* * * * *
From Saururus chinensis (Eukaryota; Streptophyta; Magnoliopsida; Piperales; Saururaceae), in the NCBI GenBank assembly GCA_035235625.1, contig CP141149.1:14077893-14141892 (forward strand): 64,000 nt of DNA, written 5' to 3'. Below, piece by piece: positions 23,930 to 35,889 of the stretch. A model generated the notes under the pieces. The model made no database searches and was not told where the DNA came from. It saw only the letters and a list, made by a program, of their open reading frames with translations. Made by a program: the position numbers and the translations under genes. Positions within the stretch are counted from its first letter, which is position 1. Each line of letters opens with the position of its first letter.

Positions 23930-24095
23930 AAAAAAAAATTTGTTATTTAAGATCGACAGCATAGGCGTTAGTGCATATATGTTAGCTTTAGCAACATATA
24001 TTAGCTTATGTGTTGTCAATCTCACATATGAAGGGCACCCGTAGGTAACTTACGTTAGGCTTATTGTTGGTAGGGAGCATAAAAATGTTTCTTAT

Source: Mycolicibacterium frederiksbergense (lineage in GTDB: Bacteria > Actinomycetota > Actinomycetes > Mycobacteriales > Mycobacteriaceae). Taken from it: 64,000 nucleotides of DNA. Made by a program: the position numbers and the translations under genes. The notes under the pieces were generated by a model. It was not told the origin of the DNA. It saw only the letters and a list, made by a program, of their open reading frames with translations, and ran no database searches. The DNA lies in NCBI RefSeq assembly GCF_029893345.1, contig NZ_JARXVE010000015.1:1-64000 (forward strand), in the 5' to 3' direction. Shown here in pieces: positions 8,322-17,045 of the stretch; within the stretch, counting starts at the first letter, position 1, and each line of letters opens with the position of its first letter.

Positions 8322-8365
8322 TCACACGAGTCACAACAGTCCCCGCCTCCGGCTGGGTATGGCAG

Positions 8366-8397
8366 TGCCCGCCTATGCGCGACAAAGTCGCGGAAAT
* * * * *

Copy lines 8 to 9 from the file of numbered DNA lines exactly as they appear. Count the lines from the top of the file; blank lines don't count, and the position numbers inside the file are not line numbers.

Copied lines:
Positions 8366-8397
8366 TGCCCGCCTATGCGCGACAAAGTCGCGGAAAT